Nobelist Grass Says Nuclear-Power Israel Threatens Peace
By Catherine Hickley - Apr 4, 2012 9:12 AM CT
Guenter Grass, the Nobel Prize winning author of “The Tin Drum,” attacked Israel’s nuclear capacity and the threat it poses to Iran in a poem published in today’s Sueddeutsche Zeitung newspaper.
In the poem titled “What Has to Be Said,” Grass says that Israel, as a nuclear power “is endangering already-fragile world peace.” He describes its nuclear potential as “out of control, because no one can examine it.”
He criticizes Germany for promising to deliver a submarine to Israel whose specialty is “directing warheads of mass destruction to a place where the existence of a single nuclear bomb is unproven.” Israel, he says, maintains its right of first strike against the Iranian people, whom he describes as “enslaved by a braggart, forced into organized jubilation.”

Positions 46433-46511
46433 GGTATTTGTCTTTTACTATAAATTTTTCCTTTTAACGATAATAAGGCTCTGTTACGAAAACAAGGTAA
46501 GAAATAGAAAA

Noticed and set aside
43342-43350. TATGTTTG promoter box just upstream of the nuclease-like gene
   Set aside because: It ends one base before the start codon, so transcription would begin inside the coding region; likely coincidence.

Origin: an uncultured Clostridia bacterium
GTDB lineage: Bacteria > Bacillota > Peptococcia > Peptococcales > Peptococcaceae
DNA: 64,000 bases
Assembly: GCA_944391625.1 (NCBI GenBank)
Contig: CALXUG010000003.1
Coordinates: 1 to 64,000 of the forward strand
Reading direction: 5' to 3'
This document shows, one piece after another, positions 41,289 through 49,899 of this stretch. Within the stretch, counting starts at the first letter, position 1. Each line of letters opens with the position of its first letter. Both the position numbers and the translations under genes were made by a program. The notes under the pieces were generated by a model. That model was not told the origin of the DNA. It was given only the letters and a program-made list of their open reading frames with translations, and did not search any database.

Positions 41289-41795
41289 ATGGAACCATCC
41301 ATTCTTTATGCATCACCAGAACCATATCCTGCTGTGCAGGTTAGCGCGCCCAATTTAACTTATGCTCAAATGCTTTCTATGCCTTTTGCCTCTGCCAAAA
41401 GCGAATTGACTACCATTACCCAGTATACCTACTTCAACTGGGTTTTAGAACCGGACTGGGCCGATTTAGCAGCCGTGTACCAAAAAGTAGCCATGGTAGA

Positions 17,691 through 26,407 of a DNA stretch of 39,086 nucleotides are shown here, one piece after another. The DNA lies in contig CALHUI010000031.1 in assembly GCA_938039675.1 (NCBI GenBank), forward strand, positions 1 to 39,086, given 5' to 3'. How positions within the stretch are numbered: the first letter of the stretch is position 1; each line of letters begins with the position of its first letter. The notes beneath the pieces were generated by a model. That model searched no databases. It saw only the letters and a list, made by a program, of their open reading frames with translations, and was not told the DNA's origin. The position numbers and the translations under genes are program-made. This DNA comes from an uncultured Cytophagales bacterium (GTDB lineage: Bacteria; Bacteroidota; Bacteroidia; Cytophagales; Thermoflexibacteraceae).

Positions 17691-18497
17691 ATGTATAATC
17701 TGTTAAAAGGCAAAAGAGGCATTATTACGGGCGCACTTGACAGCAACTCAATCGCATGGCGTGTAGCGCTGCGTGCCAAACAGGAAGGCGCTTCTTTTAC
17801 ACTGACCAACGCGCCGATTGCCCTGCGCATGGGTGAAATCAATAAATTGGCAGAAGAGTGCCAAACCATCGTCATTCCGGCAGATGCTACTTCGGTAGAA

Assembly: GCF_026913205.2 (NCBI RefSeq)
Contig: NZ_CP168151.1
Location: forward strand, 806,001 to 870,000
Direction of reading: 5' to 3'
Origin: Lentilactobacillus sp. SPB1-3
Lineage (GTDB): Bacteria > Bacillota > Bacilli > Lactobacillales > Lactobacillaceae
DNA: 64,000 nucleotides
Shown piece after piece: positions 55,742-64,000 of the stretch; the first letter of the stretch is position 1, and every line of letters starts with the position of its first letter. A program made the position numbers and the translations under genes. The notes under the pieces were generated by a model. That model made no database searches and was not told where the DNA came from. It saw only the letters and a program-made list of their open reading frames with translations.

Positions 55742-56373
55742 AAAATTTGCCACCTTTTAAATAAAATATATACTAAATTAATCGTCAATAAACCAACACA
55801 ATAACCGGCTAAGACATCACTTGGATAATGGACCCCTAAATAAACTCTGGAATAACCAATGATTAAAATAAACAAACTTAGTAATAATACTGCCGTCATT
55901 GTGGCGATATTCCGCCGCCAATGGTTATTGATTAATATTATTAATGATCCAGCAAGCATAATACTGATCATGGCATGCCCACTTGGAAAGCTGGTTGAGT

Grass, who is 84, takes himself to task for his silence on the issue so far, saying his German heritage is “cursed with an indelible stain that prevents” him from criticizing Israel, a country which he says he “is and will remain attached to.”
The Israeli Embassy in Berlin said in a statement that Grass’s comment “is part of a European tradition to accuse the Jews of ritual murder before Passover.”
In a way he is correct. Without nukes Israel would get overrun, and grass and his friends would make sure nobody would step in to stop it. It would cost most of the arab world pretty much their entire military, but they'd be fine with that trade. After Israel was overrun, there would be the peace of the dead.